kindergarten class rather than tell a tale of revelation. Despite an extended 
milking of audience applause, the lights came up -- there was no second 

It was strange: the audience seemed to be giving Dylan everything that an 
audience can give an artist, at least in terms of standing at rapt attention 
and applauding and whooping like crazy. This was the first concert Donna 
and I had attended since roughly 1999, and we were surprised by some of 
the changes made in audience comportment over the years. First of all, no 
wafting aroma of cannabis. Secondly, we were amused (and a bit horrified) 
to discover that the cigarette lighters once used to coax encores out of 
artists have now given way to cell phone screens being held on high. (Talk 
about scenes that should have been in THE INVASION!) There were 
hundreds of them -- any one of which could transmit photos or a live 
recording to a receiving line -- yet people all around me were getting caught 
with cameras or recorders and being told to turn them off and put them 
away. Nobody cried "Judas!" either, but Dylan hadn't really done anything 
to earn such rude treatment -- unless you compare his show to the one he 
was doing the last time that word was hurled at him. He actually played a 
very good and entertaining, if a bit by-the-numbers, show, and his band 
(most of them dressed to the nines as well) was hot, but I believe they left 
the auditorium a song or two short of satisfied. It was, however, needless 
to say, a thrill simply to be sharing the same very large space with him, to 
cheer him, to sing along with him, and to know that he was playing for the 
two of us and everyone else assembled there.

So there you have it, my first Dylan show. It was neither one of his legendary
uninspired shows nor was it one of his legendary great ones, but parts of it 
could serve as an illustration of both extremes -- so, all in all, a good place to 
start. I had the sense that he was definitely enjoying it for awhile and giving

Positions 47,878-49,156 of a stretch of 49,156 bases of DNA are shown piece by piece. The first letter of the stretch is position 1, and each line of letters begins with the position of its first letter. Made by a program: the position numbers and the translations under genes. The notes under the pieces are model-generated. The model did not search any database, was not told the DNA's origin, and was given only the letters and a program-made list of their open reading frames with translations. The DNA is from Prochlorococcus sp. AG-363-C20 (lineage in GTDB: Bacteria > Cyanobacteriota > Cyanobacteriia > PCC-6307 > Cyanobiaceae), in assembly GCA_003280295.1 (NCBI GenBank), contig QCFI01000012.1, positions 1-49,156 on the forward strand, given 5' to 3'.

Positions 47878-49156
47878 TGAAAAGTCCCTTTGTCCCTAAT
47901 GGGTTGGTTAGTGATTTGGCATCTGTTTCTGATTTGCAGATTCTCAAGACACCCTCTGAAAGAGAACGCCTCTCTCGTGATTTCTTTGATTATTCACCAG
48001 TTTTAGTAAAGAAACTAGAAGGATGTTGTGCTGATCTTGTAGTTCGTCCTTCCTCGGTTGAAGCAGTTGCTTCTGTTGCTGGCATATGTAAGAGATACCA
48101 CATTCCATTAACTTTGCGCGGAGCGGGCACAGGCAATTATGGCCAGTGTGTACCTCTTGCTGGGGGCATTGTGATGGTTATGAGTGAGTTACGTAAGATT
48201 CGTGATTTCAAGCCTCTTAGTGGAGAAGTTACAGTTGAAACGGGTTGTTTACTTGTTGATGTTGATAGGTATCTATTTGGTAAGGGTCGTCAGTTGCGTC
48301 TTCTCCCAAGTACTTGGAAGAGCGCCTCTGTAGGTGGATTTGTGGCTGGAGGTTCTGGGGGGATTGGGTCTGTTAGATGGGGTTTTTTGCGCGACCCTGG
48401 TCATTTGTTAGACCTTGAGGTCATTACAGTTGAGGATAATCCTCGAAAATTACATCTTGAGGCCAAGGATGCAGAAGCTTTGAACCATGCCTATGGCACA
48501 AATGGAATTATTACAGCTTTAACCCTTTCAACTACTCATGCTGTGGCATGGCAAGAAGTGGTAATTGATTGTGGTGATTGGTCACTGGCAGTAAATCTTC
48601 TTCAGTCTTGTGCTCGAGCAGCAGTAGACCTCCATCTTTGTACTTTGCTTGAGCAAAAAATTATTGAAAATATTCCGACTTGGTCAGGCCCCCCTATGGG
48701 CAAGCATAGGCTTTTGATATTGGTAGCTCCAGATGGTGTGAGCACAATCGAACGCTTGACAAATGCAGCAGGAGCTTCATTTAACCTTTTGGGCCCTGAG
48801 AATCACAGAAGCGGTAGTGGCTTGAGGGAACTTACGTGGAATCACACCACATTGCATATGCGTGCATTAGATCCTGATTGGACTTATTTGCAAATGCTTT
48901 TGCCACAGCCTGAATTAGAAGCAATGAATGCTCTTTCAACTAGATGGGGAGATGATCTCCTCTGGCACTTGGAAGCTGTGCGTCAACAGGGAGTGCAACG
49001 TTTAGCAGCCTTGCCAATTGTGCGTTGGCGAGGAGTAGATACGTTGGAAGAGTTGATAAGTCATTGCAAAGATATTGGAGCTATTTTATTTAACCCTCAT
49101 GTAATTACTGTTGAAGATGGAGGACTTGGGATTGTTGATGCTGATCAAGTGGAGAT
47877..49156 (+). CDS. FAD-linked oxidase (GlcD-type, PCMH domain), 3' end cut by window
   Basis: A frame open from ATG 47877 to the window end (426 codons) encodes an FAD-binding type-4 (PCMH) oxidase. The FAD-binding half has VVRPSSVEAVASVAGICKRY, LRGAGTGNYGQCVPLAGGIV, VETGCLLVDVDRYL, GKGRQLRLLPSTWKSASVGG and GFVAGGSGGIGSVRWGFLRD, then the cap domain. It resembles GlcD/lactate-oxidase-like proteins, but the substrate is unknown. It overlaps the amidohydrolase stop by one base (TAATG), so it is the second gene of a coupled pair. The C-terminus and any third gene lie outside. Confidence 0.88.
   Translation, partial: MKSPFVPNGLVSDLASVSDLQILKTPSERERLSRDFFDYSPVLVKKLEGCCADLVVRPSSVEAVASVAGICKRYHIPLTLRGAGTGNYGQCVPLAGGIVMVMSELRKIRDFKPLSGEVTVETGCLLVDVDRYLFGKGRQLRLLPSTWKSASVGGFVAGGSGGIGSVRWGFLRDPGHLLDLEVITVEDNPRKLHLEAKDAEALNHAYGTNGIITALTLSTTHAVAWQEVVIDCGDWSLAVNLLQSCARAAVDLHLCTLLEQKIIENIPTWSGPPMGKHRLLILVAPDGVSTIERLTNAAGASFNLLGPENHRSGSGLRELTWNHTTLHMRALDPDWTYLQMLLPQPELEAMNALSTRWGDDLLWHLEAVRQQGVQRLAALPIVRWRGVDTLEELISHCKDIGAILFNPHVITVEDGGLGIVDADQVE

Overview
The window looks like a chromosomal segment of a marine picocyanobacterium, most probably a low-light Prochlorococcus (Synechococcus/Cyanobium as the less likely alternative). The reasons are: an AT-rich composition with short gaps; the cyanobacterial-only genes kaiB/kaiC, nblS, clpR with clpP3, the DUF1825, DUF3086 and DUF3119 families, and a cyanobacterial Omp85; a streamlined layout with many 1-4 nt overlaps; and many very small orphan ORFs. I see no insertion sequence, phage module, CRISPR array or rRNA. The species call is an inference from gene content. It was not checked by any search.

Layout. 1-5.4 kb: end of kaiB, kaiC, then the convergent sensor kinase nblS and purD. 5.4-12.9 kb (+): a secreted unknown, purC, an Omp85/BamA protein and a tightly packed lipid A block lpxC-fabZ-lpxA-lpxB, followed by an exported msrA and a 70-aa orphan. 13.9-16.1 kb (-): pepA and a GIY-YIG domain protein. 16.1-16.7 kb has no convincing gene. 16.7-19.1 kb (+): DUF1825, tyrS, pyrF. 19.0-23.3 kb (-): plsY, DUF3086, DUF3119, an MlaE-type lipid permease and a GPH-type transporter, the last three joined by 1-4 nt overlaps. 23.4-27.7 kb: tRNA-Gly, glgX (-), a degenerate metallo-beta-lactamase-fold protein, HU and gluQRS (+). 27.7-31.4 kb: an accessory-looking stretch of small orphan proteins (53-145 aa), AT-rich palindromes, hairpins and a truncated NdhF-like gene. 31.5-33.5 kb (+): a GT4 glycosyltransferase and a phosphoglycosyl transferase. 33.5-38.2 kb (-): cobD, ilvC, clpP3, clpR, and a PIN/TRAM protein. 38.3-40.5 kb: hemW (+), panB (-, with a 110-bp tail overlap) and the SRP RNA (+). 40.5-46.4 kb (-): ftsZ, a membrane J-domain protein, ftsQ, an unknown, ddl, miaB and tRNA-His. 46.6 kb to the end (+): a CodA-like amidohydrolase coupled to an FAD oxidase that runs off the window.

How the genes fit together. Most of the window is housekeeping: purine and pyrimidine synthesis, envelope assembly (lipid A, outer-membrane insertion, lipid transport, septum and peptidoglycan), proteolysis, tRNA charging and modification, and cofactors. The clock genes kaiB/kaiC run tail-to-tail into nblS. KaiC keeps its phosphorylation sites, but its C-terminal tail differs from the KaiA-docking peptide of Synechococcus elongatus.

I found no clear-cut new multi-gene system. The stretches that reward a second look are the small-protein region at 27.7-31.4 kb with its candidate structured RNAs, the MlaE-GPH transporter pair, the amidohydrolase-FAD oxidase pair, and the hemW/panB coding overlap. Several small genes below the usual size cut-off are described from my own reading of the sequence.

the audience close to everything he had; his fire is not yet extinguished by 
any means. But I did sense from the second half of the show that he was 
deliberately sparing himself from investing his performances with too much pain 
and acuity or anger -- the very forces that Elvis Costello is still drawing upon to 
fuel his performances. But they were there in his reading of "Love Sick," which 
would be a damned hard song for even him to fake.

Reading Paul Williams on the subject has taught me that the show you see is 
not necessarily the one you hear -- so I'm eager to find a recording of the 
show and re-experience it more specifically through my ears, away from the
smell of the hoagy being eaten by the stranger sitting next to me, removed 
from all the people standing or milling back and forth in front of us, apart from 
the raised cell phones -- just the pure, undistracted sound of the music and 
the receptivity of one for whom it was intended.

Am I coming to Bob Dylan's concerts too late in the game to see a sustained
show of greatness? I don't think so, and I hope not. I've got tickets for 
Monday night's show in Cincinnati -- which I understand to be Show #1999 of 
the Never-Ending Tour.

Tim Lucas
Video WatchBlog


Review by Charles Cicirella

THE BONE!!!!!!!! 


Review by Paul Bagnell

I missed Bob when he came through southern Ontario this past summer (two
shows at a casino in Orillia, about 90 minutes north of Toronto), so when
a Saturday date popped up in a city that was not too far away, I asked my
lovely wife Diana if she would mind if I flew to Columbus to catch the
show on October 13. She encouraged me to go, as she has many times in the
past. (Diana has also joined me on several out-of-town Dylan trips, but
now must stay home and take care of our four-year-old son). Thanks, Diana.

Columbus was my 41st Dylan show. It took place at the hockey/basketball